Culture, Fashion, Style

Culture Club: The Best of British Subcultures

Chavs and new ravers aside (the NME still have to answer for giving birth to those neon b***ards), Britain has produced some fantastically stylish subcultures in its time. From teddy boys to skinheads to ravers, here we analyse the style of our favourite tribes and the story behind them.

Highly influenced by the tailoring of Edwardian dandies and ’50s American rock ‘n’ roll music, this movement was a rebellious attempt at moving on from bleak post-war austerity. At this point however National Service was in place, and the army did not like the Teddy Boy craze, who tried to ban the suits and haircuts. This dislike for them didn’t stop there, as they were known to fight in gangs, which many papers exploited (much like the emo wrist cutting debacle), saying they went round straight up murdering folk. This image wasn’t helped by A Clockwork Orange, with Teddy Boys being the inspriation for Burgess’s infamous droogs.

1955: A 'teddy boy' gets admiring glances from friends. (Photo by Juliette Lasserre/BIPs/Getty Images)

It’s a shame that they’re commonly associated with a darker, idiotic side of British subculture, but the original skinheads are not the ones that are perceived in films it originally evolved from the Jamaican inspired Rude Boy look, with check shirts, drainpipe jeans and Dr Marten boots being introduced into the uniform. So no, not all skinheads are EDL supporting louts.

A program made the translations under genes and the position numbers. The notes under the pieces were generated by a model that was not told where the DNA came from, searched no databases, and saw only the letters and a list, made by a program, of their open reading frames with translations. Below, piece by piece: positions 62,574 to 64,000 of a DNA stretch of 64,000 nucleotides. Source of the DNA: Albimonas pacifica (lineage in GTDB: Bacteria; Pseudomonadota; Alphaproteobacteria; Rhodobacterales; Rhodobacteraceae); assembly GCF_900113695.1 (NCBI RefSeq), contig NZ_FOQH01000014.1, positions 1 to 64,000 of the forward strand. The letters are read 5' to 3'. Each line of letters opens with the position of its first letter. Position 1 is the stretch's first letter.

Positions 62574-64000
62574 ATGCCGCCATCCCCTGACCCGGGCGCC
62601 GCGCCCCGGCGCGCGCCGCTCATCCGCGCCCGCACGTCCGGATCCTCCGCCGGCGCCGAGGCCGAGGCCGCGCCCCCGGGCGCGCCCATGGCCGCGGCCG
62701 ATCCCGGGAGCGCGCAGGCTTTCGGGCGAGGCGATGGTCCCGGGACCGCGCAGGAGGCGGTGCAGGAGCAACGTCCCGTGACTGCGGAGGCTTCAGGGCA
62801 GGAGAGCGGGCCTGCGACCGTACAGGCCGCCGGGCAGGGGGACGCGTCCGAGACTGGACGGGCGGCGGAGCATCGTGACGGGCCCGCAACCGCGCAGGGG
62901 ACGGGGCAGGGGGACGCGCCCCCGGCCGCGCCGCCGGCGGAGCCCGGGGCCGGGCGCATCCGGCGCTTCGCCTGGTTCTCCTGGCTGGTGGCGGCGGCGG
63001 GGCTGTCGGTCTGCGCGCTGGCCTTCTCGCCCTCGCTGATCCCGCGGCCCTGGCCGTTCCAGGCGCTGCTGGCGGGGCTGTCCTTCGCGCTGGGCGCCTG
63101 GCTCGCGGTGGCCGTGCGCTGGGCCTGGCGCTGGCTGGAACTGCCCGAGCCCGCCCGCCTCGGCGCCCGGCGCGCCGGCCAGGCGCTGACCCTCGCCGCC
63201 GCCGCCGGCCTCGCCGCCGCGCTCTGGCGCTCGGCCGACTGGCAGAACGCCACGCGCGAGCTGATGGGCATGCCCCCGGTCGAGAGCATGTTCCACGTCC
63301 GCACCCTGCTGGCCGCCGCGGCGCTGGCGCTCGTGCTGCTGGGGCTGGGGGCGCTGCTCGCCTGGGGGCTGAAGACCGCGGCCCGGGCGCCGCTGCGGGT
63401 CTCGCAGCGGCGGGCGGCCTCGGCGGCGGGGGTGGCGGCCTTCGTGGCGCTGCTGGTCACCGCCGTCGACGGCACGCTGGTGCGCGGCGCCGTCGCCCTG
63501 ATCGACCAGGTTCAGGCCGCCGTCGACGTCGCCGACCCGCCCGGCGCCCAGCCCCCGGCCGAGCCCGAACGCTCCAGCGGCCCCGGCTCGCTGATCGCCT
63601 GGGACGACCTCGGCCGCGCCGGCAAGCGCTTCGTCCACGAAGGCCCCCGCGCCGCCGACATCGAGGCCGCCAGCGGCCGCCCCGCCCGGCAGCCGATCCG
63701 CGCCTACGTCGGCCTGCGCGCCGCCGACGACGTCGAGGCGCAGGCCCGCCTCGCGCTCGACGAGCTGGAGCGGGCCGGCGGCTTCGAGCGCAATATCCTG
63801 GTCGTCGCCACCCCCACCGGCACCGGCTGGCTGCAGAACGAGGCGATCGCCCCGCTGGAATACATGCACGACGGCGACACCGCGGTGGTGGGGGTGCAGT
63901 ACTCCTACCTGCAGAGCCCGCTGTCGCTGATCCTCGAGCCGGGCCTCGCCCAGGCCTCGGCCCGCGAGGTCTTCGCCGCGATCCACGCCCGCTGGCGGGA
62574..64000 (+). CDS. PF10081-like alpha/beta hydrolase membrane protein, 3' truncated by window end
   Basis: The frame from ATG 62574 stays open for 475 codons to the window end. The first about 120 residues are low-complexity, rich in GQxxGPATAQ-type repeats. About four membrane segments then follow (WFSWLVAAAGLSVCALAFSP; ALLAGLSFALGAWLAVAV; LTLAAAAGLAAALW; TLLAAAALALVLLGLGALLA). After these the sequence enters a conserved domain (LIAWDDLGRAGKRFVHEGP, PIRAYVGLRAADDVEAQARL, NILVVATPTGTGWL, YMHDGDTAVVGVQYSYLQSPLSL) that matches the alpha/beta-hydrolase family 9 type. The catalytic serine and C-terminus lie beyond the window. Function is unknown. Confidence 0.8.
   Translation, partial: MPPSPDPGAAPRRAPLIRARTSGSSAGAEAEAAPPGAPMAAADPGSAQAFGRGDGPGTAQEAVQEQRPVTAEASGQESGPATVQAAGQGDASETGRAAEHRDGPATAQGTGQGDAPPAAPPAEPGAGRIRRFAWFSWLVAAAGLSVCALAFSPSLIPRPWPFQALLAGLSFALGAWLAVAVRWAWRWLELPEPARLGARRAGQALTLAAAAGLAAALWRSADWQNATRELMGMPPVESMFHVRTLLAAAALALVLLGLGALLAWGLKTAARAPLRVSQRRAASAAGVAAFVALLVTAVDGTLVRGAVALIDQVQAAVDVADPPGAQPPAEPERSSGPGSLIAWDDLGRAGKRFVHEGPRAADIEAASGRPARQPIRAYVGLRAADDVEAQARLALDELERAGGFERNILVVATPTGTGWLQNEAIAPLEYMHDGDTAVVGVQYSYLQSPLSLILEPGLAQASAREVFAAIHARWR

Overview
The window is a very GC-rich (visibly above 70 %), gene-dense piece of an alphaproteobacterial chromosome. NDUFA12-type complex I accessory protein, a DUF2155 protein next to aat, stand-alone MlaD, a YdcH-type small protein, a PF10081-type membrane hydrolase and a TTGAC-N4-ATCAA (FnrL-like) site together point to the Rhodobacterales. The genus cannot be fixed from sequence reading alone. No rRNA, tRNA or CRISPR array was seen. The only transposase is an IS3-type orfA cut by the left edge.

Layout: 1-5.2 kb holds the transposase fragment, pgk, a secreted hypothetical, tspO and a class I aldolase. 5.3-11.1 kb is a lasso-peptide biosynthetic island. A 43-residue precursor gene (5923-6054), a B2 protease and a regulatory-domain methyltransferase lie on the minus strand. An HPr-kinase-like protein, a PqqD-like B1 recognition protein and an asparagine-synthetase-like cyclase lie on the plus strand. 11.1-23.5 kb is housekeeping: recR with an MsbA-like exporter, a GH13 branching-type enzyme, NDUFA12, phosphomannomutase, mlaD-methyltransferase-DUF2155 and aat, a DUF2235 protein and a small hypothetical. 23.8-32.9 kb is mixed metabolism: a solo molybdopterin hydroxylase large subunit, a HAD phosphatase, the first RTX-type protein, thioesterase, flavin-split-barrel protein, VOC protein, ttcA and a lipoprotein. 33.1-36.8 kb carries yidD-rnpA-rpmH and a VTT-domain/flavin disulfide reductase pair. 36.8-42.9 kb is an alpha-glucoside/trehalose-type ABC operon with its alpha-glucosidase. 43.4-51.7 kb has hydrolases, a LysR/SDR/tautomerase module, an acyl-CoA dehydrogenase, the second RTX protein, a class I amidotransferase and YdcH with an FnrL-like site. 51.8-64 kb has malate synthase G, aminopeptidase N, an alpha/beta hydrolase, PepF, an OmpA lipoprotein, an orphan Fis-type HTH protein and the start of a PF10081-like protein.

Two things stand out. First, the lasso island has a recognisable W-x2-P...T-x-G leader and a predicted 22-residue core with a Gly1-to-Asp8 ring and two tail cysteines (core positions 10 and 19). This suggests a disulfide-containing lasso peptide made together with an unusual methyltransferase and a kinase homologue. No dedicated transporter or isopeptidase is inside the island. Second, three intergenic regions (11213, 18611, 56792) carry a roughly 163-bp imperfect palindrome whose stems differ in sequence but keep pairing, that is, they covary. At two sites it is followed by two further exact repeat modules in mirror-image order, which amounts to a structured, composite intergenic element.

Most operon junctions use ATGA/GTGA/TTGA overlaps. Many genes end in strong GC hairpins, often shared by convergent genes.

Mandatory Credit: Photo by Brian Harris/REX/Shutterstock (723832ch) Young skinheads on the Dunstan Estate, Newcastle Upon Tyne, Northumberland, England, Britain Various

Photo by Brian Harris/REX/Shutterstock

The mods took a smart yet edgy approach to style, giving a British twist to luxury Italian tailoring with their skinny suits, Chelsea boots and Fred Perry polo tops, famously seen peacocking around London’s Carnaby Street. Yes, these guys also liked to fight too (see the Who’s Quadrophenia for a cracking dramatization of them fighting rockers on Brighton beach). What is it with guys in tight suits that make them so aggy? The mod family tree goes Paul Weller (modfather), Bradley Wiggins (the successful son), Liam Gallagher (his knob head brother) and Martin Freeman (the weird cousin).

Mandatory Credit: Photo by Dezo Hoffmann/REX/Shutterstock (343417gd) MODS Various

Photo by Dezo Hoffmann/REX/Shutterstock

Colourful and chemical rave culture was at its peak in the early ’90s, most notably at Manchester’s iconic Hacienda club where acid house and trance had peaked. It was all about bright colours in shorts, sports trainers and oversized tees with branding and smiley face logos – and maybe a mouth guard if you grinded your tooth enamel into powder. But this was a new type of music for a new generation, so the clothing wasn’t as cool in the beginning, with people showing up to the Hacienda in the late ‘80s wearing suits with shoulders pads.

Mandatory Credit: Photo by David Swindells/PYMCA/REX/Shutterstock (3488482a) Acid House Ravers, UK 1989 STOCK

Photo by David Swindells/PYMCA/REX/Shutterstock

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